Beauty is the quality of something that makes it pleasurable to see or experience. It is a common term used to describe landscapes, sunsets, humans, and works of art. It is also the primary subject of aesthetics, one of the major branches of philosophy.
The classical conception of beauty consists of an arrangement of integral parts into a coherent whole, according to proportion, harmony, symmetry, and similar notions. This is a primordial Western conception, and it is embodied in classical and neo-classical architecture, sculpture, literature, and music wherever they appear.
Aristotle’s aesthetic philosophy was focused on this concept, and he wrote about it in many of his books, such as the Poetics, Metaphysics, and Physics. In his Metaphysics, he states: “Beauty is to be a living thing, and every whole made up of parts, that presents a certain order in its arrangement of parts” (Aristotle, volume 2, 2322 [1450b34]).
Plotinus’s account of beauty, on the other hand, was more speculative. He said that the real world is a shadow of another realm called the realm of forms, and that this realm is true and unchangeable.
He says that the beautiful things in the realm of forms are those that have a form, or a definite shape. They have a particular charm of color, and are symmetrical or patterned in their appearance.
Throughout history, philosophers have struggled to define what it means to be beautiful. In the past, most philosophers viewed it as an objective property of something.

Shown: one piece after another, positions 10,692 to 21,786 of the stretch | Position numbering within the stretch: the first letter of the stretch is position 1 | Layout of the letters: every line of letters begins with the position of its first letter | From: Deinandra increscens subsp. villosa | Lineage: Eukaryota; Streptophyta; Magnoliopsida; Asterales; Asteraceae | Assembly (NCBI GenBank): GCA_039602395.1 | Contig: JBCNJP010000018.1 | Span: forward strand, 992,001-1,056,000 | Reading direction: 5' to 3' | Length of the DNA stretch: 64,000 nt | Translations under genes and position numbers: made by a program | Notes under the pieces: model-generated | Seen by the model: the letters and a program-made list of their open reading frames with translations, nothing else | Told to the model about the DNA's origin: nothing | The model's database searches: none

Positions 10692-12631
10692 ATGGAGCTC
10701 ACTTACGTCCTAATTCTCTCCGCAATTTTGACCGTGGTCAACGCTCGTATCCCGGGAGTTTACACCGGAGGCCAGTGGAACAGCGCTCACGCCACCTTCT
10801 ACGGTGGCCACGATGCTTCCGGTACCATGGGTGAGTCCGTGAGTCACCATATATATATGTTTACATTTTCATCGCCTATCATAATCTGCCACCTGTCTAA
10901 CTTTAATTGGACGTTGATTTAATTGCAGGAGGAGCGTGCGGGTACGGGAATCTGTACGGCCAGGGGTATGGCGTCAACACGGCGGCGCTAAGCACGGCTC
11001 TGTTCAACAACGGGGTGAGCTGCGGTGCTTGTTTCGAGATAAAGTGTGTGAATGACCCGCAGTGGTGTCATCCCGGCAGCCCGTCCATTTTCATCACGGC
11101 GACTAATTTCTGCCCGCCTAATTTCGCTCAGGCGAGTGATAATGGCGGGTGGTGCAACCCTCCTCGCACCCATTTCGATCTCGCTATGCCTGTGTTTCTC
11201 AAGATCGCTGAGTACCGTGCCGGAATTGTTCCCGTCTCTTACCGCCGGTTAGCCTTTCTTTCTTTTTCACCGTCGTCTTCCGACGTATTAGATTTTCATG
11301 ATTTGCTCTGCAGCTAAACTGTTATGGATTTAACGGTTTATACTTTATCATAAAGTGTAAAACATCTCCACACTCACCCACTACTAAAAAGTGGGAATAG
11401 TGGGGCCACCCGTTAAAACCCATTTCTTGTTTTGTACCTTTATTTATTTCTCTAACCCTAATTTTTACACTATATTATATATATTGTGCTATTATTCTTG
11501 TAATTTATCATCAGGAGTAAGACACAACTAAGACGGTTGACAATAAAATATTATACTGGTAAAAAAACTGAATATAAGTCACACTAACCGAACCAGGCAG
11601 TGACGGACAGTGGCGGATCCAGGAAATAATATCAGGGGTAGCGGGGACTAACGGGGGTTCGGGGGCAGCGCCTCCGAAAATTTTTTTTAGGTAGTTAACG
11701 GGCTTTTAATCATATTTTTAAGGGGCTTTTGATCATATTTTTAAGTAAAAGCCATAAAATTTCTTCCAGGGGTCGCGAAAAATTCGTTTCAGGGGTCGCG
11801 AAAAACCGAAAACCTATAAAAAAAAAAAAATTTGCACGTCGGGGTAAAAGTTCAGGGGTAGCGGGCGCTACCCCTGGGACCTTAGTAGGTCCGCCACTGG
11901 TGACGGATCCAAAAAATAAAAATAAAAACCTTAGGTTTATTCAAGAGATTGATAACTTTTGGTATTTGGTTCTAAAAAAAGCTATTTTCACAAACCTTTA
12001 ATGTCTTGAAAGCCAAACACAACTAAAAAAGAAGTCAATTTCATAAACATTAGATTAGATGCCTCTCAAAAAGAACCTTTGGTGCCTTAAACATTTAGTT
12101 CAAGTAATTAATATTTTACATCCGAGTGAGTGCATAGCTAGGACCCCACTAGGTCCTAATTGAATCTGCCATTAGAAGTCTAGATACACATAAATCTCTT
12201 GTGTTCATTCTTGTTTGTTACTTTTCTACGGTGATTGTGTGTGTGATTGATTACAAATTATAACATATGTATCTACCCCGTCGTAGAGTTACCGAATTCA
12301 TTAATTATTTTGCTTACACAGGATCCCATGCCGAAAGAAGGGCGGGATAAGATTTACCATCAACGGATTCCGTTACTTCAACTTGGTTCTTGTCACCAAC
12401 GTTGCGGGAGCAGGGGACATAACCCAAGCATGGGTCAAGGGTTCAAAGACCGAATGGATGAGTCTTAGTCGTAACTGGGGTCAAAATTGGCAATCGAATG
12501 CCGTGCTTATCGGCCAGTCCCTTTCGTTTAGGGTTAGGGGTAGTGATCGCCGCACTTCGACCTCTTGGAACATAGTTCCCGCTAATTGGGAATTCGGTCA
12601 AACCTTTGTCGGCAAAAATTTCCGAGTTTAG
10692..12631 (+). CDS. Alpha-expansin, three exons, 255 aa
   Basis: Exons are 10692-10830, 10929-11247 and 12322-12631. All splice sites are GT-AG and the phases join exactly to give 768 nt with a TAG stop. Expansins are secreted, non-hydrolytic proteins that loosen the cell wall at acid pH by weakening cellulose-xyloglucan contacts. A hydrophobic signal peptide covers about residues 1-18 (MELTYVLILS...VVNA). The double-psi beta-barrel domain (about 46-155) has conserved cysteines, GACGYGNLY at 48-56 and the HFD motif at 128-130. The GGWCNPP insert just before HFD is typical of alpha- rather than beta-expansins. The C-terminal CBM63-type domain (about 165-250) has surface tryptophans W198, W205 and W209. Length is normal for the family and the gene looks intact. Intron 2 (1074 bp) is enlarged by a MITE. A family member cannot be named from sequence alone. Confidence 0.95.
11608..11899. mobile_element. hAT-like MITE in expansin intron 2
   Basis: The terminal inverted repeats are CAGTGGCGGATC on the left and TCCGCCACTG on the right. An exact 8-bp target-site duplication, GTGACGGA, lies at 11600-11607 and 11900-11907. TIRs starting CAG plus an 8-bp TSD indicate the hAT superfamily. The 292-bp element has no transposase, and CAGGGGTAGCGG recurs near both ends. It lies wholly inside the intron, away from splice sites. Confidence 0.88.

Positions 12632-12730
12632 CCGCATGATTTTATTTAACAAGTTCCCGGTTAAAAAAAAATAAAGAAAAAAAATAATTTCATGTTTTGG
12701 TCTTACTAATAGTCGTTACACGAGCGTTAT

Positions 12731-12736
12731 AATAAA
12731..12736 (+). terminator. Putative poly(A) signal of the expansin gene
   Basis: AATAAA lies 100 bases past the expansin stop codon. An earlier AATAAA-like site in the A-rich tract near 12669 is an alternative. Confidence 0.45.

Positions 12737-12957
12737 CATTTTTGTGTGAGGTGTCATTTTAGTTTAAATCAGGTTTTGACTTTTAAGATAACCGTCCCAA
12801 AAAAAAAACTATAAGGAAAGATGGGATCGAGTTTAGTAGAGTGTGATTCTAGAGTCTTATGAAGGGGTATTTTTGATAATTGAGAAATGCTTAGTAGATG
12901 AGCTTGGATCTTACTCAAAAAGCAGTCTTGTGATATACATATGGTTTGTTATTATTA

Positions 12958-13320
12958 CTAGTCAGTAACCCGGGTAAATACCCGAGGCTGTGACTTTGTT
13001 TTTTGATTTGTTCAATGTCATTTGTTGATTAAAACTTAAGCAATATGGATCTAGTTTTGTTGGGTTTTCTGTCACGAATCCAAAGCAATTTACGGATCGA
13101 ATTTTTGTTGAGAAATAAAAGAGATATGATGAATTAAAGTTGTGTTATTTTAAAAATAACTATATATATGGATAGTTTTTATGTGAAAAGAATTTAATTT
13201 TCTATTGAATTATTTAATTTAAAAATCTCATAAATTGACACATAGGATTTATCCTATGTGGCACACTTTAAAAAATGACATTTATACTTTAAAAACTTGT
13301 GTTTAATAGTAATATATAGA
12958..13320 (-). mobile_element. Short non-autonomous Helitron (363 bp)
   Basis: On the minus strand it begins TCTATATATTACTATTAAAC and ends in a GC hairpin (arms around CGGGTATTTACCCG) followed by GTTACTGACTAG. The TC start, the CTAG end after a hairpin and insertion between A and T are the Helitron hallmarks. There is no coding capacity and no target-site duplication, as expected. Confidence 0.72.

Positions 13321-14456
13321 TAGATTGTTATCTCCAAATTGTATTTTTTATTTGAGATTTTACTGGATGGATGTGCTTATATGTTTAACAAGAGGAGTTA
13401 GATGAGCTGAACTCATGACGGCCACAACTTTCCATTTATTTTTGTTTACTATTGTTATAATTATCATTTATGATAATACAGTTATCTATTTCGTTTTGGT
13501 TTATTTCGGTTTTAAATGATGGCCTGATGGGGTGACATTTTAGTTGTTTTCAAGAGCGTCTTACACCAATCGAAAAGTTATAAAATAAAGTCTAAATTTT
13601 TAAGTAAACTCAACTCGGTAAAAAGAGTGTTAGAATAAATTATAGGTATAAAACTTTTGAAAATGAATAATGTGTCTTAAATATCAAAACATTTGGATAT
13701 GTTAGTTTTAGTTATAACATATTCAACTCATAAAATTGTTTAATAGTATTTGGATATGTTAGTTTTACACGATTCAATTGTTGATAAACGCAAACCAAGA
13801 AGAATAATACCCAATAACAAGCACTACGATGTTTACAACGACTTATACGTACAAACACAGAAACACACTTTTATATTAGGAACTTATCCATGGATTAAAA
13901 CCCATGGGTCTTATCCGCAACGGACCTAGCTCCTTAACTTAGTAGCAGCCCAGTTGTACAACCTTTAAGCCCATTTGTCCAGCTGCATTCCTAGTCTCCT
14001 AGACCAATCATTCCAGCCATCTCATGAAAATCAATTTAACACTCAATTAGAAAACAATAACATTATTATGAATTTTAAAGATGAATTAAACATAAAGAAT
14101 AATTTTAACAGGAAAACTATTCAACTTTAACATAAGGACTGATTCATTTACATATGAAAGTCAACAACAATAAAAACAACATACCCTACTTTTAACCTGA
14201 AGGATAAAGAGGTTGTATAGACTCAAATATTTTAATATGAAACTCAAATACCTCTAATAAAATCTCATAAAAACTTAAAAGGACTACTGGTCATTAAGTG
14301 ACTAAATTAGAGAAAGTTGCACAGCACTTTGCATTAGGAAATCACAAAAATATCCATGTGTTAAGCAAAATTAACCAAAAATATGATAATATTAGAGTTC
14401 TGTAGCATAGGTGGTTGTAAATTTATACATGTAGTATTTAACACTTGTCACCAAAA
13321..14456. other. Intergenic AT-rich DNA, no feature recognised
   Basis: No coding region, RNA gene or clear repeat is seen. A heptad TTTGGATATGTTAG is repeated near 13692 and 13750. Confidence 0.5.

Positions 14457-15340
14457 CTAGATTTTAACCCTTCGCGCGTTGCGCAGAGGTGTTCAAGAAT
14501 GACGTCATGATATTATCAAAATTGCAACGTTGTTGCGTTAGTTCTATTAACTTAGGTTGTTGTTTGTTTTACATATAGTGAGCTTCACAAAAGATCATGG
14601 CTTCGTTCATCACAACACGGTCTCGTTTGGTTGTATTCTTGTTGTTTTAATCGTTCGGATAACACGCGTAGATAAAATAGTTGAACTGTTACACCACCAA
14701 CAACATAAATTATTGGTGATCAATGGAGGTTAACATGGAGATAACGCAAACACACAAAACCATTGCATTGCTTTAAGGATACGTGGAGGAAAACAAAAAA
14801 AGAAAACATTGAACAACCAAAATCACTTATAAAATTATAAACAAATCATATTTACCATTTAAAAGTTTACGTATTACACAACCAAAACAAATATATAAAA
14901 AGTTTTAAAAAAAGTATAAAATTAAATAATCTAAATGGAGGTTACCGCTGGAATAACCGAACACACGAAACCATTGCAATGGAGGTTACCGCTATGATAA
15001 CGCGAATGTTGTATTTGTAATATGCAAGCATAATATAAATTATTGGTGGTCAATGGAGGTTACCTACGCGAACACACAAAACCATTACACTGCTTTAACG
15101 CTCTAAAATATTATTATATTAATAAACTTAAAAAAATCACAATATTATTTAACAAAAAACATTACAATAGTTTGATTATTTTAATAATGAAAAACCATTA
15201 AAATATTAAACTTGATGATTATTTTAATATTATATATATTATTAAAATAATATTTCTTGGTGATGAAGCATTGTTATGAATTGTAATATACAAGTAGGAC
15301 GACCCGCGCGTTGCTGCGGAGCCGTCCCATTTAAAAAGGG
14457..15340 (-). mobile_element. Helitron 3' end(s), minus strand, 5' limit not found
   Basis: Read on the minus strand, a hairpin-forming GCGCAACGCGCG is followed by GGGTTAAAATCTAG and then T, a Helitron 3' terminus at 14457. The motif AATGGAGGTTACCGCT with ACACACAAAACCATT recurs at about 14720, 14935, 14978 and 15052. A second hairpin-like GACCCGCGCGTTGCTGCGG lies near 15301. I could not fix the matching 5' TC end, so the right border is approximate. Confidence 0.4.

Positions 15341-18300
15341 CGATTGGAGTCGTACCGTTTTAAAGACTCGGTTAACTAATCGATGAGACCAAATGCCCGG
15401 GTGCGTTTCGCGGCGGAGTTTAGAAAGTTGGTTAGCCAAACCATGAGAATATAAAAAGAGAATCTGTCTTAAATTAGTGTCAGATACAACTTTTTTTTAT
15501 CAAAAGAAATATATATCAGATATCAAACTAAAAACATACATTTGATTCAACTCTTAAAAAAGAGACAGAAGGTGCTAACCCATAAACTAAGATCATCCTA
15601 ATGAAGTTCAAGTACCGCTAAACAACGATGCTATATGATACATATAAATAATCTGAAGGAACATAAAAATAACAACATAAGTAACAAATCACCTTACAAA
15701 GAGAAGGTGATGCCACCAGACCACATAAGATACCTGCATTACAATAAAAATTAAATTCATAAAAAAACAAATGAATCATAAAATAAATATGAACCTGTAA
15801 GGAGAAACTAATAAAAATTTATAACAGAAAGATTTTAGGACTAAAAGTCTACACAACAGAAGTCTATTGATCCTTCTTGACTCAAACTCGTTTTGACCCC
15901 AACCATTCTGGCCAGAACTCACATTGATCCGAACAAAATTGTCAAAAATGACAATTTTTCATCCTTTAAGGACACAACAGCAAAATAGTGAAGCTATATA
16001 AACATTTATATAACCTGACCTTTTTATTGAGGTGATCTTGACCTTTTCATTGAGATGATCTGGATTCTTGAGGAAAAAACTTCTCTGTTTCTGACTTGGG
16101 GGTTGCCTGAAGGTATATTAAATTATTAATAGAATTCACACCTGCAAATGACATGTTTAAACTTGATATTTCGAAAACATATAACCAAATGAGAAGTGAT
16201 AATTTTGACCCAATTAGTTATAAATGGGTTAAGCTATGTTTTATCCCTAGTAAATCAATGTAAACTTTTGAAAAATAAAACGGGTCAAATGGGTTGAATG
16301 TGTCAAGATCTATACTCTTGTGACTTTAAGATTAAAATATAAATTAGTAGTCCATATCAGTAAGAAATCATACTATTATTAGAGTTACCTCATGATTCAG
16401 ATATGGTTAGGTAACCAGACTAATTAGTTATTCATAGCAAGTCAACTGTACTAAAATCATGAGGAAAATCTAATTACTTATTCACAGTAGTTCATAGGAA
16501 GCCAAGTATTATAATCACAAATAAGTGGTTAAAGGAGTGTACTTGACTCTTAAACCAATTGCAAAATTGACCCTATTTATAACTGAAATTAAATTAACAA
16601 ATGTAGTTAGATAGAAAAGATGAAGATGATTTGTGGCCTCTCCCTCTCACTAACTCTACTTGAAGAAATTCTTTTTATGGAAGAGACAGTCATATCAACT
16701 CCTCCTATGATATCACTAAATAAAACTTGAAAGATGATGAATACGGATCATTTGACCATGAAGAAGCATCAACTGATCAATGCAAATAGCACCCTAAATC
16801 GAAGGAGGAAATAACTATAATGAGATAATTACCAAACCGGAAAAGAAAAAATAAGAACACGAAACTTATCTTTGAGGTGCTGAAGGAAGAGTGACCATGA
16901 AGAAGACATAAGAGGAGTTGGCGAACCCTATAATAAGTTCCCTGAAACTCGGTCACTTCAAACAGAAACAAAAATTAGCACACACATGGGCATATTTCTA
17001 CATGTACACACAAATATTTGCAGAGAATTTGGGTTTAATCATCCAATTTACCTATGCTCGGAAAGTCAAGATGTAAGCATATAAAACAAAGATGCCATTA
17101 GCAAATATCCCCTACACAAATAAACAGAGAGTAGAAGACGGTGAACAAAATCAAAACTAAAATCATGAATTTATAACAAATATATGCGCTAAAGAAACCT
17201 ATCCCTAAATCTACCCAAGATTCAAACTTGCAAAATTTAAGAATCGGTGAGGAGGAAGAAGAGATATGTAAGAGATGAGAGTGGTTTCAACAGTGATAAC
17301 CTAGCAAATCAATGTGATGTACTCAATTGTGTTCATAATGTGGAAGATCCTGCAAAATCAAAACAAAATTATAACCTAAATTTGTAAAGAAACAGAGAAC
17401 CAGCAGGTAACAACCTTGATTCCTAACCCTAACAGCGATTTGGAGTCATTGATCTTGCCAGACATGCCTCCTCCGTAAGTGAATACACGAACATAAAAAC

In the nineteenth century, however, there were significant changes in how people thought about the idea of beauty. It became more subjective and less objective, influenced by the aesthetic principles of various cultures and times.
George Santayana, for example, believed that the experience of beauty was a profound and potentially life-changing event. He argued that a person should strive to live a more beautiful life.
Other twentieth-century philosophers, such as Jean-Jacques Rousseau and Francis Hutcheson, believed that beauty is the result of a positive attitude towards an object or experience. This explains why a person would say, ‘That song is beautiful’: it expresses a positive attitude towards the particular object or experience that is being praised.
Nevertheless, this approach to beauty is problematic because it assumes that subjective attitudes toward an object can be expressed in terms of the object itself. It is as though someone were ascribes malice to a balky object or device and then attaches an agency or a subjective agenda to that object, causing it to have certain qualities of frustration.
Some contemporary philosophers have criticized this approach, arguing that subjective attitudes are not necessarily meaningful. A person who identifies something as beautiful does so because she likes it, or because she is satisfied by it.
A person who identifies something as ugly, on the other hand, is not necessarily interested in the object or experience; he or she may simply have an opinion about it, such as, ‘It is not beautiful’.